The first Congress of Arab Music was held in Cairo in 1932. Since then, there have been tireless efforts to define concepts and terminology and to make plans, but not one Arab project (either private or public sector) has managed to collect all the materials related to cultural heritage for a region, country, city or village.
There are several issues that make it complex to research the singing of Ayta. Al-Ayta is oral poetry characterised by a number of imperfections. This makes it difficult to decide on its history and originality, especially as previous studies of this poetic song appeared late (Idris Ben Ali, 1935) and were quite limited in comparison to other studies.
The Tafilalt oases have an important architectural heritage that reflects the region’s established culture, authentic history and local identity. This rich heritage also reflects the experience, skills and solidarity of the people of the oases. This material heritage takes the form of structures, fortresses and the ruins of the archaeological site of the historical city of Sijilmasa.
There is no doubt that the study of folk cultures from a socio-anthropological perspective has many epistemological imperatives. This is due to the elusiveness of the concept and the intersection of a group of fields of knowledge when approaching such a subject. Also, folk cultures do not reveal themselves transparently; they take twisted and hidden forms, and are sometimes vague and incomprehensible.
The four-stringed Sanaani lute was used in Yemen until after the second half of the 14th century AH (20 AD). With a pickguard lined with thin leather, this lute is still the most commonly used instrument in Yemen. It has retained its historical importance although it did not retain its old name, ‘Mizhar’. Recently, it has been replaced by the modern five-stringed lute, which has a wooden surface.
This article attempts to study the presence of the Tunisian woman and the way she is portrayed in folk proverbs created by different social classes and groups. The researcher based his study on a reference of over 250 examples collected from various groups and produced in different time periods and in both urban and rural locations.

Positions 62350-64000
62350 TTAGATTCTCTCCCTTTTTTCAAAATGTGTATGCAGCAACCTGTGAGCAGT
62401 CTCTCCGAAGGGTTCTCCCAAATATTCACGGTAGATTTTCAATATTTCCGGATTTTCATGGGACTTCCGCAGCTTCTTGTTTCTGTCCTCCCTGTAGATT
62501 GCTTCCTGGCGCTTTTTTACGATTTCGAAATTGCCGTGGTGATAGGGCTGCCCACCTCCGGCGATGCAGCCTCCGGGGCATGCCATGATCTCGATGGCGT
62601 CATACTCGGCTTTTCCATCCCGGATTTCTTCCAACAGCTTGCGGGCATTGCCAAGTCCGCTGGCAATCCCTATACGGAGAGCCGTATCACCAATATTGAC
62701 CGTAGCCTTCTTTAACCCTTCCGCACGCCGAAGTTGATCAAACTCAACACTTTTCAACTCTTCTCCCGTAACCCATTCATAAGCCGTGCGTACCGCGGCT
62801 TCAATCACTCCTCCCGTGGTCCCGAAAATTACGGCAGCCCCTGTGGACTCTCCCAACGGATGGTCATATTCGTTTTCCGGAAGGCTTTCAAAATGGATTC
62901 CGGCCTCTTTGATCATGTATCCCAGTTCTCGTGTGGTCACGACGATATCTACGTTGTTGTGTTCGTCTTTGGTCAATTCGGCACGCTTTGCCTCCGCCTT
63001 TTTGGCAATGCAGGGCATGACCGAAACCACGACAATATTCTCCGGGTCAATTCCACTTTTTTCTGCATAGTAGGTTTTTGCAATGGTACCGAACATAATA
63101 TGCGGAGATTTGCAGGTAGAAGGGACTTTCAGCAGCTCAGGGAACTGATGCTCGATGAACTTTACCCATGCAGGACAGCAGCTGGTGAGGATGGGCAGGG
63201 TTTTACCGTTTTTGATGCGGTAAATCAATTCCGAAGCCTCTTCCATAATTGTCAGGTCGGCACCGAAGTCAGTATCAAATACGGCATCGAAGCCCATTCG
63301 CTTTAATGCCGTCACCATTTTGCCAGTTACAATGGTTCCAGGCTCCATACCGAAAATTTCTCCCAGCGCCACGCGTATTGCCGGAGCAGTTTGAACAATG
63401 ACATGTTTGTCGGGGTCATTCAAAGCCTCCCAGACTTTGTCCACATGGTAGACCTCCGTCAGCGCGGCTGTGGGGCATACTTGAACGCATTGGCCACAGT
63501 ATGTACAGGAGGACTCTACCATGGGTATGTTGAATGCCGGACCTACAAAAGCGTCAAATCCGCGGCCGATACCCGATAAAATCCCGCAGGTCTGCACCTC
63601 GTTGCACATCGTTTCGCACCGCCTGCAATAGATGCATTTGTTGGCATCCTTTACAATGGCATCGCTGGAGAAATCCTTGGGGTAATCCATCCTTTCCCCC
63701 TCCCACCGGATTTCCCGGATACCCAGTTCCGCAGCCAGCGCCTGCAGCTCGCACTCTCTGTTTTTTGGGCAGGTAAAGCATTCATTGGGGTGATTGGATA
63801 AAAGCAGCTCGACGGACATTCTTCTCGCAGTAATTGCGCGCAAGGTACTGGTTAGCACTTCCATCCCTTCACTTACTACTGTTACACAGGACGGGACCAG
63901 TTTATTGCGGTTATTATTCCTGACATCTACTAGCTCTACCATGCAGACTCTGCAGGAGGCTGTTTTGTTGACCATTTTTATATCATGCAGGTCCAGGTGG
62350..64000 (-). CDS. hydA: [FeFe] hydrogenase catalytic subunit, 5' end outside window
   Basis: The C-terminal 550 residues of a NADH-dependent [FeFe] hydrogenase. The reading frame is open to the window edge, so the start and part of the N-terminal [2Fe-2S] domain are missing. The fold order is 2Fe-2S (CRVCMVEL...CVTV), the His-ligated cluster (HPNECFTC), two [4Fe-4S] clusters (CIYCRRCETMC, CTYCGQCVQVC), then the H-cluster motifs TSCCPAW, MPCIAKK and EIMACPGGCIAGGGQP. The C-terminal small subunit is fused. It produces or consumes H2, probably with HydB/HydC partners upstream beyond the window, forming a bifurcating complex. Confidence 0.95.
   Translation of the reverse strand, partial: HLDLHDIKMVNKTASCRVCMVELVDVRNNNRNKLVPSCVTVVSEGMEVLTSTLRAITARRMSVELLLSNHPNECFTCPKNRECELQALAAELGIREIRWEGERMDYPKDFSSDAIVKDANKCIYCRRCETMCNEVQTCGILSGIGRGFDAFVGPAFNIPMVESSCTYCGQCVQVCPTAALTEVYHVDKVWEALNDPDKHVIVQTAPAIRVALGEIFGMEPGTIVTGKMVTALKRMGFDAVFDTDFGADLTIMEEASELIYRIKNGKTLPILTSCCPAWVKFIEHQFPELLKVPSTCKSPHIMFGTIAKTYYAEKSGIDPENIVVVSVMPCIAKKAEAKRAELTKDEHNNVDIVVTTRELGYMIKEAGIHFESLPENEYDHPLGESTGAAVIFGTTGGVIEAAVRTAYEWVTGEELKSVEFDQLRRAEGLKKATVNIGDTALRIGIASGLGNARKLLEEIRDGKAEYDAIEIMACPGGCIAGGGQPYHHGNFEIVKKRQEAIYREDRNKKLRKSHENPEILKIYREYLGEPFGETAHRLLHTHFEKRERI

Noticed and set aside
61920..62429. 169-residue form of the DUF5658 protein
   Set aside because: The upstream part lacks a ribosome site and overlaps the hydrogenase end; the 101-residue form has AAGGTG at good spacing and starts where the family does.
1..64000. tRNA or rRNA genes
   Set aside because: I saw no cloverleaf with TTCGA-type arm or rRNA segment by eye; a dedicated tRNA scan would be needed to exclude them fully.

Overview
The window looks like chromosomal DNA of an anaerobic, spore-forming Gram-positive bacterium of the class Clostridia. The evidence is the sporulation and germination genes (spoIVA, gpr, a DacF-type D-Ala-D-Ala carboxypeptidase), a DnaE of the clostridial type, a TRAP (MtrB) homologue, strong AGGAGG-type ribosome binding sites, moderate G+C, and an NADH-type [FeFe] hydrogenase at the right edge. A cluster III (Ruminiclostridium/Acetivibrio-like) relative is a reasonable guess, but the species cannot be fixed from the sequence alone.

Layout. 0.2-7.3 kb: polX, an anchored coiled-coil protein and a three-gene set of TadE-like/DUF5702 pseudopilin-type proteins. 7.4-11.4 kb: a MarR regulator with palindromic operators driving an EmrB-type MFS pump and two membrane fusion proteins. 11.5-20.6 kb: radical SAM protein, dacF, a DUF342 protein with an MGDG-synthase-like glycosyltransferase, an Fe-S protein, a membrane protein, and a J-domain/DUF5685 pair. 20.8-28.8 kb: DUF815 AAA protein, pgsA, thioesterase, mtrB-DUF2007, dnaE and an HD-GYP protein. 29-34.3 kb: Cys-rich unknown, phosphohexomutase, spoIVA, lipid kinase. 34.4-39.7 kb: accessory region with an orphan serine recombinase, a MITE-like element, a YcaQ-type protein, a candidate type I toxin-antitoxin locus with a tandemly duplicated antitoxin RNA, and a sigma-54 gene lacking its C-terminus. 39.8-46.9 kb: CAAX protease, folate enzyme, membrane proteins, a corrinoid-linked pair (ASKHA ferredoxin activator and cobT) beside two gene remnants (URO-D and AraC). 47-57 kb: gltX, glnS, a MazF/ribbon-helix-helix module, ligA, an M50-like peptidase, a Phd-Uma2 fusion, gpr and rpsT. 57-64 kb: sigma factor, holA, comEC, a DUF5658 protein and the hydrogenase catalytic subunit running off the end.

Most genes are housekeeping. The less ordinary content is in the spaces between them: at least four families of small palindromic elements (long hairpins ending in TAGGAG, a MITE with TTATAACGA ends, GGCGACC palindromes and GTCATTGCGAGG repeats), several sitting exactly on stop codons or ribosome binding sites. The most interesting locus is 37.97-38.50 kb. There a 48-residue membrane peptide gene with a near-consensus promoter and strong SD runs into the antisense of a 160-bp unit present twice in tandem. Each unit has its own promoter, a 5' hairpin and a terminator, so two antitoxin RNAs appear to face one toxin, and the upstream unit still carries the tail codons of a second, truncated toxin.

From the 1950s to the 1970s, there was a steady flow of Western studies on hand-knotted carpets, which led to great works that shed light on this form of heritage and its importance. Hand-knotted carpets have been used for thousands of years for a variety of purposes. People used them as bedding, to hold grain, and as blankets.
Using the criteria set forth in 2003 in the UNESCO Convention for the Safeguarding of Intangible Cultural Heritage, which was adopted by most Arab countries, this paper discusses the possibility of establishing a joint Arab educational system for intangible cultural heritage by restructuring education and cultural programmes and incorporating some elements of intangible cultural heritage to create a collective memory at the national and regional levels.
In the midst of progress in studies about cultural criticism, attention has been paid to women's issues and to women who suffer from marginalisation, exclusion and being dominated in society. However,
Throughout the world, ever since man learned about nature, it has haunted his feelings and senses, and the Arab man is no exception. People’s feelings about nature played a great role in stimulating their imaginations, and they led man to try to explain different phenomena in order to protect himself from harmful creatures and things, and to adapt and interact with them.